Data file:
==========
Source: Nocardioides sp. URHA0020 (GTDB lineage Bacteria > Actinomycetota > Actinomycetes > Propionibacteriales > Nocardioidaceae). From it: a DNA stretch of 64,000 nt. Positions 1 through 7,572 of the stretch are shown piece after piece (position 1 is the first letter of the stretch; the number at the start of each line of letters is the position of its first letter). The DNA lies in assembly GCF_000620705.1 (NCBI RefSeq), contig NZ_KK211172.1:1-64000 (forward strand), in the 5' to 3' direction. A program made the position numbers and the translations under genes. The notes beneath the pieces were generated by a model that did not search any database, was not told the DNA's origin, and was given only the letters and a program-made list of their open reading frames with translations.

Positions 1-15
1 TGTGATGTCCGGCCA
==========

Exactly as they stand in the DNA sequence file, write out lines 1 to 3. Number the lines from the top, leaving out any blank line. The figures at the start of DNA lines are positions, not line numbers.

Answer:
Source: Nocardioides sp. URHA0020 (GTDB lineage Bacteria > Actinomycetota > Actinomycetes > Propionibacteriales > Nocardioidaceae). From it: a DNA stretch of 64,000 nt. Positions 1 through 7,572 of the stretch are shown piece after piece (position 1 is the first letter of the stretch; the number at the start of each line of letters is the position of its first letter). The DNA lies in assembly GCF_000620705.1 (NCBI RefSeq), contig NZ_KK211172.1:1-64000 (forward strand), in the 5' to 3' direction. A program made the position numbers and the translations under genes. The notes beneath the pieces were generated by a model that did not search any database, was not told the DNA's origin, and was given only the letters and a program-made list of their open reading frames with translations.

Positions 1-15
1 TGTGATGTCCGGCCA